However, in the wake of the recent serial killings of secular bloggers, her ability and the commitment of her party leaders to fight Islamist terror in the country are being questioned. Bangladeshi novelist Taslima Nasreen, whom the Islamists forced to leave her own country, holds Sheikh Hasina’s government morally culpable. She says, ‘I am squarely blaming the state for these massacres in instalment. Its indifference and so-called inability to rein in the murderous Ansarullah brigade is solely predicated on the fear of being labelled atheists. Awami League’s secularism is only on papers. It’s a sham because it has done nothing to save these important and urgent voices of reason. It’s pandering to the lowest of low among Islamic extremists, not arresting machete-wielding killers who roam around in broad daylight threatening anyone who contradicts their absence, barbaric faith’.

Similar views have been expressed in letters-to-the-editor in various Kolkata newspapers. A major part of the problem is that those opposed to the Islamists, both in Bangladesh and Pakistan, have also not come out with a scientific and forward-looking secular narrative to counter the Islamists, without hurting the sentiments of Muslim masses at large. Hence the ‘Two Nation Theory’ propounded by Mohammad Ali Jinnah to mobilise simple Muslim masses for his Pakistan movement, still remains a lethal weapon in the hands of the Islamists. They project secularists, atheists and rationalists as threats to Islam and the gullible Muslim masses are alarmed by the false perception that their religion is in perpetual danger. This gullibility is the Islamists’ biggest asset, as it was for Jinnah and all subsequent exploiters of Islam. This should partially explain why the police, politicians and the administration in Bangladesh, though part of a secular government, hesitate to act in cases like the killing of the four bloggers. Otherwise it would be hard to imagine that the police and intelligence agencies would be totally unaware of the whereabouts of these murderers.

The unsolicited advice of Bangladesh IG of Police A. K. M. Shahidul Hoque that bloggers should not cross the limit and not hurt any one’s religious belief, is also most perverse. When a senior law enforcer starts talking like a social scientist, or attempts to define the limits of free speech, it raises doubts on his capability to handle his job, besides also encouraging the perpetrators to plan further attacks.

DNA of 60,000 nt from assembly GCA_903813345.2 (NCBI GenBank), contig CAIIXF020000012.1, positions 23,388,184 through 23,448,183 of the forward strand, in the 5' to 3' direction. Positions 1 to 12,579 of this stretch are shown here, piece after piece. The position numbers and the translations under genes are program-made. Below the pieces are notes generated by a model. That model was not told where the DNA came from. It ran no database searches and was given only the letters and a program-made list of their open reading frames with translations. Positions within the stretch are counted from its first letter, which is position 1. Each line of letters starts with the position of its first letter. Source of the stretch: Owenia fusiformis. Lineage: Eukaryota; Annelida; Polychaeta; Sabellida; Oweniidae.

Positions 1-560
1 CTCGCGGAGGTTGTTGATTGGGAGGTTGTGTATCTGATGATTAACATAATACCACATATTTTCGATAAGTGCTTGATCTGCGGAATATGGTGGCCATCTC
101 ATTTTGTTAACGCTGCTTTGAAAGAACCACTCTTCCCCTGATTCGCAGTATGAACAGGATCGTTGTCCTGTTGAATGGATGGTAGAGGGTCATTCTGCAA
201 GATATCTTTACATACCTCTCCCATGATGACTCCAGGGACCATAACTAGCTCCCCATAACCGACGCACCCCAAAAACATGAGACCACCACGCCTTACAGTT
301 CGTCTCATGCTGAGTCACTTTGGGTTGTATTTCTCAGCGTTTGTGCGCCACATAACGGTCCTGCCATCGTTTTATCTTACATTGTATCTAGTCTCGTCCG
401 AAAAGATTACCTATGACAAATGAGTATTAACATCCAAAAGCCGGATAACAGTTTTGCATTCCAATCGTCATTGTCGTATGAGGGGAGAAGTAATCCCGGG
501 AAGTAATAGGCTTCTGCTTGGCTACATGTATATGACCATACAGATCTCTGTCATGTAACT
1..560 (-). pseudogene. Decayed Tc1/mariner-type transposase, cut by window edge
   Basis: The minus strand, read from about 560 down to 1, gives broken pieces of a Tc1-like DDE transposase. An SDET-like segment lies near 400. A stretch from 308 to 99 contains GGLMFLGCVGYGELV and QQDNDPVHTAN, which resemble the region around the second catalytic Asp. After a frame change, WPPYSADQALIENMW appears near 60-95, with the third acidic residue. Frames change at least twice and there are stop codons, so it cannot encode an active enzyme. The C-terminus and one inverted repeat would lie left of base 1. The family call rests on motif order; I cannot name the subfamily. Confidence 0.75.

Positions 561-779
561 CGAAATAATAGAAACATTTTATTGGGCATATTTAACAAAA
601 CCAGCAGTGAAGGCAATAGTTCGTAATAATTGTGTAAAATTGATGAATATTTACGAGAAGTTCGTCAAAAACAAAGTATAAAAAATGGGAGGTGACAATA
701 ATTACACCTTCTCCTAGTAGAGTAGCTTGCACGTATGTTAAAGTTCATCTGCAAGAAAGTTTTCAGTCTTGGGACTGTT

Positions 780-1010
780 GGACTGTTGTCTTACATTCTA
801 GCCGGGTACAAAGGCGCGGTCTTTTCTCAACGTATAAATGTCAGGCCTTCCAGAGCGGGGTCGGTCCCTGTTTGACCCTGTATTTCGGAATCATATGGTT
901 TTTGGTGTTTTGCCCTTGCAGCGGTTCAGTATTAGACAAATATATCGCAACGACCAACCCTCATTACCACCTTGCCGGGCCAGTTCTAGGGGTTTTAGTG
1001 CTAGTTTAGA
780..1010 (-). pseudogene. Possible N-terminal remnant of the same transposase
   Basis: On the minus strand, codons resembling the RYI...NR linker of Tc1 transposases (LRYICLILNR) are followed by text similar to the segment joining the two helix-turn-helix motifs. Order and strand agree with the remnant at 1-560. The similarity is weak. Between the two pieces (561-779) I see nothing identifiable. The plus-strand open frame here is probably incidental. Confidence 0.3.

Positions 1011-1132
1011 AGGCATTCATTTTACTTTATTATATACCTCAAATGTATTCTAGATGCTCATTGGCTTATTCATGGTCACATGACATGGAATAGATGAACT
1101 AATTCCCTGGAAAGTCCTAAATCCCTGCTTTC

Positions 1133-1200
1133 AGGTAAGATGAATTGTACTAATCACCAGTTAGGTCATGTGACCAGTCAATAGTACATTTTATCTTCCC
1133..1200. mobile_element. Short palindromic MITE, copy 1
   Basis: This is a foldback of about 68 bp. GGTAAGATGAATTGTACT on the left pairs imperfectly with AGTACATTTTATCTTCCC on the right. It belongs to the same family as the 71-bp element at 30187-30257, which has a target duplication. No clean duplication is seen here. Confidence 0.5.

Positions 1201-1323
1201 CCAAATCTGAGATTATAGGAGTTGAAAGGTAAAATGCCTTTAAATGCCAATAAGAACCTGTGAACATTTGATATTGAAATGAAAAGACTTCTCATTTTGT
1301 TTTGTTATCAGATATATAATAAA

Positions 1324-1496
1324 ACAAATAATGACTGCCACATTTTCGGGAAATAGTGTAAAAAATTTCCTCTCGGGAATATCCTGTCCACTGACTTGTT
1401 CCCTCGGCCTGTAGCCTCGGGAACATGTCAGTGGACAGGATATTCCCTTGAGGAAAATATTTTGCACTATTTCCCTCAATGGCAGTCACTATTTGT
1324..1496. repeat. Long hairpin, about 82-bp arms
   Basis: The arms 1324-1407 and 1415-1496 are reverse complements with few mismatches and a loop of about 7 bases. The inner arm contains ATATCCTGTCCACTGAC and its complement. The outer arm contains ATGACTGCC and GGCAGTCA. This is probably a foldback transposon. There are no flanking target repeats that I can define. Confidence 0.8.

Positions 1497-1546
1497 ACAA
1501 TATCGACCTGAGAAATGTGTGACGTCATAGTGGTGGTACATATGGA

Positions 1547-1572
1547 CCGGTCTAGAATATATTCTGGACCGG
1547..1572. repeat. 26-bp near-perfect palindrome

Practising secularism is not easy in Bangladesh, but abandoning it will doom the country. Bangladesh is not a lost case. There is no dearth of people who fight religious obscurantism and even lay down their lives for their beliefs. The four bloggers killed, had argued their case well, and even those who killed them, could not prove them wrong.

*Samuel Baid is a veteran journalist who writes on South Asian affairs. He can be reached at [email protected]

South Asia Monitor

South Asia Monitor

To create a more credible and empathetic knowledge bank on the South Asian region, SPS curates the South Asia Monitor (www.southasiamonitor.org), an independent web journal and online resource dealing with strategic, political, security, cultural and economic issues about, pertaining to and of consequence to South Asia and the Indo-Pacific region. Developed for South Asia watchers across the globe or those looking for in-depth knowledge, reliable resource and documentation on this region, the site features exclusive commentaries, insightful analyses, interviews and reviews contributed by strategic experts, diplomats, journalists, analysts, researchers and students from not only this region but all over the world. It also aggregates news, views commentary content related to the region and the extended neighbourhood.

Leave a Reply

Your email address will not be published. Required fields are marked *

This site uses Akismet to reduce spam. Learn how your comment data is processed.